She said: “In my current role I’m responsible for providing leadership on the Welsh Government’s own digital services and digital delivery and also for some aspects of data. My team are also looking at opportunities to do things differently with respect to ICT services and unified communications.”

In April 2015, the Welsh Government published Digital First, a strategy outlining the Government’s approach to driving digital change in the public sector. Digital First aims to stimulate the provision of a variety of good-quality online services for citizens and businesses in Wales.

Mrs Fullerton explained: “A key principle underpinning Digital First is the ability to use digital to generate efficiencies and deliver value for money. Digital First is not overly prescriptive and instead provides a framework to drive improvements; we are already beginning to see some really tangible deliveries as a result of the strategy. We have also recently published an open data plan for Welsh Government, the principles of which are repeatable across the public sector. We already publish a vast amount of open data and the plan will stretch us even further. A USP for Welsh Government is that our data is bilingual and therefore valuable to a variety of people all over Wales.”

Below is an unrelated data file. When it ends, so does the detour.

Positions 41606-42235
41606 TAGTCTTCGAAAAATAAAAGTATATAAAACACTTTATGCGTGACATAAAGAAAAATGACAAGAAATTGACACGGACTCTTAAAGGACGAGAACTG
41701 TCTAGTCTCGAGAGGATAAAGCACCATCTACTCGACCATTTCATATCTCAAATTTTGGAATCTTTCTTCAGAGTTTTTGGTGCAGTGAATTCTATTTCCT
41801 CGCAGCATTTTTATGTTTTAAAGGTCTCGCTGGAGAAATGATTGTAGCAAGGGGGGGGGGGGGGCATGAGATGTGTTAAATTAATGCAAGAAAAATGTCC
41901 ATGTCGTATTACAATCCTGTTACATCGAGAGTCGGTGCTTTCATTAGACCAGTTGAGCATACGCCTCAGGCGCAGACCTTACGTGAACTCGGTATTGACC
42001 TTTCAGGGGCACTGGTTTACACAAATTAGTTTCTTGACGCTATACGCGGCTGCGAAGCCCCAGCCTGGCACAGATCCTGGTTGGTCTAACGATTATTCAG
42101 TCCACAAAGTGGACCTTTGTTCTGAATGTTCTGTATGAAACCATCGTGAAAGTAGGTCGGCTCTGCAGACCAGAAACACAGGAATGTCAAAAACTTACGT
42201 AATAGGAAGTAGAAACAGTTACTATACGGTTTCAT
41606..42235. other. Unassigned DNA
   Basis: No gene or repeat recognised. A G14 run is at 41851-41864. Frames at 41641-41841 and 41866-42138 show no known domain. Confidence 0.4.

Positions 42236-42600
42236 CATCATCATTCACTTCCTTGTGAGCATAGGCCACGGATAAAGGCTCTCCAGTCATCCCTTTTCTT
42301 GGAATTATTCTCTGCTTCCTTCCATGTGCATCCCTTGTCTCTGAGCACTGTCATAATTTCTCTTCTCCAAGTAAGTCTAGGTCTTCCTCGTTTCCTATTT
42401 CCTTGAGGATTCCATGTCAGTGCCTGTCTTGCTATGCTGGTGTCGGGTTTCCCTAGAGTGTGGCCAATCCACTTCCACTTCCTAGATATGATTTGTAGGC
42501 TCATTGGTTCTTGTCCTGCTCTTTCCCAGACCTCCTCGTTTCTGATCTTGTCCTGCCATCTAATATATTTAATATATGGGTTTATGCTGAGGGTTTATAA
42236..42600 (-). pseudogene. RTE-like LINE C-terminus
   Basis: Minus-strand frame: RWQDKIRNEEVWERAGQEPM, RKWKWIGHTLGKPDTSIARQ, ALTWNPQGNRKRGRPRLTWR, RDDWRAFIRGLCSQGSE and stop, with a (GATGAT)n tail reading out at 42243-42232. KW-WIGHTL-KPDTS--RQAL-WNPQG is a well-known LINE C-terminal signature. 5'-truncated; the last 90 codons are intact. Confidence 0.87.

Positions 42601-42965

Mrs Fullerton also noted that the introduction of the National Procurement Service has had a positive impact on how suppliers and government do business all over the UK.

She continued: “I think it’s important to remember that Wales has a distinct policy agenda when it comes to digital development and digital approaches. Nevertheless, our citizens and businesses receive many of their services from Whitehall departments so I think it’s important that suppliers of services in Wales understand both the differences and our common ground in order to deliver the best quality products for us. This also helps their credibility when they look at developing themselves as suppliers to the rest of the UK.”

Mrs Fullerton touched on the vital importance of having a well thought-out digital strategy in central government procurement, benefiting both government and the supply chain.

She commented: “You want your suppliers to have done their homework up front when they are bidding for work so that the procurement process goes quickly and smoothly for them and for you. Also, these days it’s more likely that our procurements involve limited competition with a group of suppliers who themselves have already been through a framework contract procurement process.”